In the festival's Cinema strand, 76 Minutes and 15 Seconds with Abbas Kiarostami, Seifollah Samadian's portrait of the late Iranian auteur, is a unique achievement. Created out of hours of footage filmed during their 25 years of friendship, Samadian's documentary commemorates Kiarostami's 76-year-and-15-day-long creative journey. The footage of Kiarostami bonding with actors Tahereh Ladanlan and Juliet Binoche and directors Massed Kimiaei and Jafar Panahi is an added joy in Seifolla's film. It screened together with Kiarostami's final film, Take Me Home.

The festival is well known for its tributes, and this year's spotlight was on the rich, award-winning oeuvre of Ukrainian-born director-producer Vitaly Mansky. The festival's selection of Mansky's films included Black Sea (2002), Pipeline (2013) and Under the Sun (2015); spotlighting Mansky's producing achievements, the festival also showed selected work by directors Renata Litvinova, Dmitry Zhelkovsky and Sergei Loznitsa.

Alongside the spotlight on Mansky, the festival put together an impromptu tribute to revered British art critic John Berger, just a few months after his death. The tribute included screenings of Cordelia Dvorak's John Berger or the Art of Looking and The Seasons in Quincy: Four Portraits of John Berger, a unique assemblage of essays by Bartek Dziadosz, Colin MacCabe, Christopher Roth and Tilda Swinton. Both documentaries profile a fascinating art writer, storyteller and traveler.

I didn't arrive in time to see the opening film, Paul Dugdale's The Rolling Stones Olé Olé Olé!: A Trip Across Latin America. But I was fortunate to catch up with it in the festival's Agora, the industry-focused section of the festival, packed with activities and a library where you can watch films from the program or non-festival productions available for distribution. Dugdale and cinematographer Jonas Mortensen capture an iconic journey following the Rolling Stones' 2016 tour across Latin America, where rock 'n' roll was largely banned in the '60s. The tour went through 10 countries, culminating in Havana. Dugdale's film captures the moment when Cubans were finally able to experience the Rolling Stones phenomenon.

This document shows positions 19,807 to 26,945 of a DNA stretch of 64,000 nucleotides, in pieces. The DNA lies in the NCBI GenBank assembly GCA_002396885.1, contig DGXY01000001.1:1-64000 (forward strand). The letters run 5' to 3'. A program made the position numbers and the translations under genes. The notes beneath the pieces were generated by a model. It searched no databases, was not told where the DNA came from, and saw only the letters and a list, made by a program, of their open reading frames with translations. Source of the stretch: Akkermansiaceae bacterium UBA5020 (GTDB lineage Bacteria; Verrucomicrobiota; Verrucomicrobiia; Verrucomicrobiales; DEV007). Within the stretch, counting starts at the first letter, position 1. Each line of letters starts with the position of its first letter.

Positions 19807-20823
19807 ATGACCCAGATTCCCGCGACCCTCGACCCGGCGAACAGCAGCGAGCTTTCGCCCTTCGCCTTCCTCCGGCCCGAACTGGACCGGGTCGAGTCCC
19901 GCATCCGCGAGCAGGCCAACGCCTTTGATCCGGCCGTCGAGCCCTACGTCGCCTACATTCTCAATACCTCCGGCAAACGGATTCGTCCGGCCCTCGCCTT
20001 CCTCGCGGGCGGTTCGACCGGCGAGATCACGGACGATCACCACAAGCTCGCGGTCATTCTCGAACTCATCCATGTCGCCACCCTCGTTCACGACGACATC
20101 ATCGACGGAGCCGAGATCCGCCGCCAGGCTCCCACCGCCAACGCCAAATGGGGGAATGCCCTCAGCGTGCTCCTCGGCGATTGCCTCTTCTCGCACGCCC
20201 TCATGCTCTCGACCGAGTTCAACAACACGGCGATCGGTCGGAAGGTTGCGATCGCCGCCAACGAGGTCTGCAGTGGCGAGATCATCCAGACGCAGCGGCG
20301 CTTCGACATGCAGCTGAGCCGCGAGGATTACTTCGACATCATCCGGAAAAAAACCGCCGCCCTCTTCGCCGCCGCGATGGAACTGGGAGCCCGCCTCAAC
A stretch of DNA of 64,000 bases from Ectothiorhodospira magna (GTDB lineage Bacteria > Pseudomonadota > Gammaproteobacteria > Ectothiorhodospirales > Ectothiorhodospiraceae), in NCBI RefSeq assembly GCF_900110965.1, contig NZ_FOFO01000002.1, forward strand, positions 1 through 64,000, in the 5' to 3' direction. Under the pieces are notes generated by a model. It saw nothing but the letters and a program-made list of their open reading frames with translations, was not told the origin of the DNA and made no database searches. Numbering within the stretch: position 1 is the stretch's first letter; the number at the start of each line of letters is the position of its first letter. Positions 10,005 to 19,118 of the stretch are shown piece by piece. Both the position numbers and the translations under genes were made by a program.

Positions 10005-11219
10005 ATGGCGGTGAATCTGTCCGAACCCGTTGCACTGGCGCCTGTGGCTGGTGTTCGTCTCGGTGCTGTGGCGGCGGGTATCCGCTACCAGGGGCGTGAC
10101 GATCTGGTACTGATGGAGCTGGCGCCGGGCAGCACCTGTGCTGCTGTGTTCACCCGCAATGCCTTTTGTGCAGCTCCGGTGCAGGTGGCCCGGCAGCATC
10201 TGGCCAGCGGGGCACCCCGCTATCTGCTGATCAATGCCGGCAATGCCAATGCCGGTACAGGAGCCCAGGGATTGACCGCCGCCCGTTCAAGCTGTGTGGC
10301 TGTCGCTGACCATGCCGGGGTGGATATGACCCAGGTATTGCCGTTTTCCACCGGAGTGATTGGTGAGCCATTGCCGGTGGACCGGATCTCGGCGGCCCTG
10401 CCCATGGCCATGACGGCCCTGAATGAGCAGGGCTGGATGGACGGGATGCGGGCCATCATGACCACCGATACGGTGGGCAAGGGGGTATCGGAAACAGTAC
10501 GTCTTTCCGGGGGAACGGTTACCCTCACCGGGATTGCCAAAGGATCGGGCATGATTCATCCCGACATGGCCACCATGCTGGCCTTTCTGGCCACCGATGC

My final recommendation goes to the new film by the great American avant-garde director Bill Morrison. His Dawson City: Frozen Time is a rare collage of archive films dating from the 1910s to the 1920s, considered lost for 50 years until their discovery in 1978 in a sub-Arctic swimming pool in the Yukon Territory of Canada.

The films were painstakingly restored by the Canadian Archives and the US Library of Congress, and the result is a fascinating record of the Klondike Gold Rush's migrant population. Morrison used this material not just to tell the story of Dawson City but to reconstruct the history of cinema from the birth of celluloid in 1889 to the fate of silent films dumped into the swimming pool in the 1920s.

Made in association with La Lucarne/ARTE and the Museum of Modern Art in New York, Dawson City: Frozen Time uses the found footage to recontextualize early 20th century history. Through Morrison's singular sensibilities, we behold a pastiche of celluloid fires; the Klondike Gold Rush; film distribution; the youngest and first female fiction filmmaker, Alice Guy-Blaché (1873-1968); and how Robert J. Flaherty set fire to a copy of his 1922 film Nanook of the North while having a lit cigarette in his mouth.

Dawson City: Frozen Time is not just about discovery and restoration; it's about awakening history.

Georgia Korossi is freelance writer and curator based in London and Athens. She’s currently completing her film Devotion, an ethnographic account on Temenos 2016 and filmmaker Gregory J. Markopoulos.